Antigua: Expressing that West Indies cricket needed efforts to regain its past glory, legendary bowler Curtly Ambrose made no bones about the fact that West Indies cricket is in a "terrible" state.

"The present standard is very, very bad and the only way interest can be revived is if we start winning some matches," said Ambrose, who took 405 wickets from his 98 Tests.

The giant fast bowler who terrorised the best in the world throughout the 90's feels that slow pitches have contributed a lot to the decline in the breed of fast bowlers.

"Two things have contributed to the downfall of West Indies cricket. Firstly, the pitches in the Caribbean have really slowed down and secondly, there is no deal of great experience which is being passed around in the dressing room," he lamented.

Remembering his early playing days when interaction with Malcolm Marshall helped him finetune his skills, he said, “When I joined the team, I learnt a lot just interacting with Malcolm Marshall, and later with Courtney Walsh. Now these guys (the present team) have nobody to talk to; they are just sharing between them whatever little they have learnt from international cricket."
Ambrose is also disappointed with the fact that West Indian fast bowlers have forgotten the art of intimidating batsmen.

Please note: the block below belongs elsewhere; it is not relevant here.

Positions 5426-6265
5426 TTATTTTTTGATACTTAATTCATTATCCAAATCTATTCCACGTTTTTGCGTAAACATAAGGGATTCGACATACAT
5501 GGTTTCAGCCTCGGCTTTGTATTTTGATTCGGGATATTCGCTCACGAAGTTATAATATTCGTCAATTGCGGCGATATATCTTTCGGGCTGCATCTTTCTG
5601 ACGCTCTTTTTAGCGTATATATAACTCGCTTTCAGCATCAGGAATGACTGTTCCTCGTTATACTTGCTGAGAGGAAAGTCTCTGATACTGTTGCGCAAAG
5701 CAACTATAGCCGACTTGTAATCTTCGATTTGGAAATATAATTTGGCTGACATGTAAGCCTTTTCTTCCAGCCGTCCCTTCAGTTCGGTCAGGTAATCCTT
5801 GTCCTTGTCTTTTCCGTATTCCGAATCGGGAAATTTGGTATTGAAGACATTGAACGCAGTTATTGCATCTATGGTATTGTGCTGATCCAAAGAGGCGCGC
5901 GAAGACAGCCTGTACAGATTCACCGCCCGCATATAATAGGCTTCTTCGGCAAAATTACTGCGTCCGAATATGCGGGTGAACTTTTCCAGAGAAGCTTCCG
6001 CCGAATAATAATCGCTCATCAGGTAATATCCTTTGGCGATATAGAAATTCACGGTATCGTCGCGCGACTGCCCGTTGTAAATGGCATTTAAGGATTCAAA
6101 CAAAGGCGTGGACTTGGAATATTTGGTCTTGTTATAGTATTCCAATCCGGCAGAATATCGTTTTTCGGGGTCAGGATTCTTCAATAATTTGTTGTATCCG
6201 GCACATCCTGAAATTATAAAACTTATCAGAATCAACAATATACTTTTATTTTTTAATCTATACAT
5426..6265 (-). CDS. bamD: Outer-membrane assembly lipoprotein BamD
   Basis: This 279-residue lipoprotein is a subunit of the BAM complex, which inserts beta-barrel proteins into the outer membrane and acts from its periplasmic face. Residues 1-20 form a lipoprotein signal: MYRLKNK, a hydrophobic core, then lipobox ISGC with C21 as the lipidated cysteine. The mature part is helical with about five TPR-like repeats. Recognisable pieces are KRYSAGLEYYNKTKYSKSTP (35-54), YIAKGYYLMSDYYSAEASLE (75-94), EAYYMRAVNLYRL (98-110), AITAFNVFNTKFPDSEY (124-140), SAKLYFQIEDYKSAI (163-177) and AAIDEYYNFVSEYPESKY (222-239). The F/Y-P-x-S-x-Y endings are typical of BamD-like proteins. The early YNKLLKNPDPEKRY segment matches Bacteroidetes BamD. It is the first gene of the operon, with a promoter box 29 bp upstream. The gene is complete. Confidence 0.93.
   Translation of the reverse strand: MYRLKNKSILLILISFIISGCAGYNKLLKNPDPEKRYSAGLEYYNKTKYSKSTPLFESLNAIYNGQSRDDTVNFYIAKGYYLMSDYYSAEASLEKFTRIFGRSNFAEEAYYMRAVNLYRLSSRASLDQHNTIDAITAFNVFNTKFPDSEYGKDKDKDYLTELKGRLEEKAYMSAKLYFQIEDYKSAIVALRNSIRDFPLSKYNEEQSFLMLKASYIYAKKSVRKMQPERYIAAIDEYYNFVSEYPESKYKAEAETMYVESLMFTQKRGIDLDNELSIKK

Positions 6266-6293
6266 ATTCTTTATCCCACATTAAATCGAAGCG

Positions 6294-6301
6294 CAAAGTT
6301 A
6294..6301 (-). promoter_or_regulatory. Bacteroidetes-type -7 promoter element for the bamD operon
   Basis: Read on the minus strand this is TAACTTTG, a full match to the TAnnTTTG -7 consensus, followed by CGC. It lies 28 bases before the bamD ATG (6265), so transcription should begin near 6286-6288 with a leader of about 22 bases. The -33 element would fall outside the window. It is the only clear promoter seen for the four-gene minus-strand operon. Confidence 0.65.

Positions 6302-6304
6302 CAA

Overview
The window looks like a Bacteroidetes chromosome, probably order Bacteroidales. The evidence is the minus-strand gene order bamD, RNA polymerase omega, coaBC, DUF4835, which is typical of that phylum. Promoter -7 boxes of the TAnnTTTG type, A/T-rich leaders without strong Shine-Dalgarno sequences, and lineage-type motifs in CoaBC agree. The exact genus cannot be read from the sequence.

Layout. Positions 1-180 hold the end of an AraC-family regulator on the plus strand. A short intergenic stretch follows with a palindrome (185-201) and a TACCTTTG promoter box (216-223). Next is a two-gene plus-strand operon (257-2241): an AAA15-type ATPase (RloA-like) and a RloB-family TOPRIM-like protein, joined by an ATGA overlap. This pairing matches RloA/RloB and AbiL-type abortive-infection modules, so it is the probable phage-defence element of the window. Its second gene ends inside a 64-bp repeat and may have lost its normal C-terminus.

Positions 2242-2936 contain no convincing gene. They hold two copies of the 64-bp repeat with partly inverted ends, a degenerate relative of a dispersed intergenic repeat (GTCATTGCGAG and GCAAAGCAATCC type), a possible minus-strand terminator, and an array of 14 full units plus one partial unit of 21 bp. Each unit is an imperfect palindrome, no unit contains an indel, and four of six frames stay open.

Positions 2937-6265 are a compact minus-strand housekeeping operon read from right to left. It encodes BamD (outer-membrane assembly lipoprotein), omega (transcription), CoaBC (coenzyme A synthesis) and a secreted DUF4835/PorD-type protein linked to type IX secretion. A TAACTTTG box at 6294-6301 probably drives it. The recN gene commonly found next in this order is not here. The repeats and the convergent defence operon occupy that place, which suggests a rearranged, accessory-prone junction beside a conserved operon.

He didn't play much against India but his affection knows no bounds for Sachin Tendulkar.

"When I first watched him, it was in England in 1990 when he appeared a schoolboy. Yet watching him hit his first century at the age of 17, you knew here was a special talent,” he said.

"He was a young guy and I was senior. So I needed to keep that equation," Ambrose remembers laughingly.

Being reluctantly pushed into cricket by his mother at a rather late age of 21, Ambrose made it to the West Indies team within three years. Yet it took him the next two years to really start thinking about the game seriously.

However Ambrose still has a great deal of respect for Waugh.

It was the Trinidad Test of 1995 series against Australia. Waugh was repeatedly hit on the body by Ambrose’ steepling bounce. He let out his steam with a few chosen ones and enraged Ambrose to the extent he stood next to him, glaring and a physical contest wasn't far away.

"I really wanted to hit him. We were trailing the series. I was being frustrated. But we settled it then and there. It didn't go beyond the pitch,” he revealed.

Ambrose though had the last laugh when he won the Test for West Indies and helped them square the series 1-1.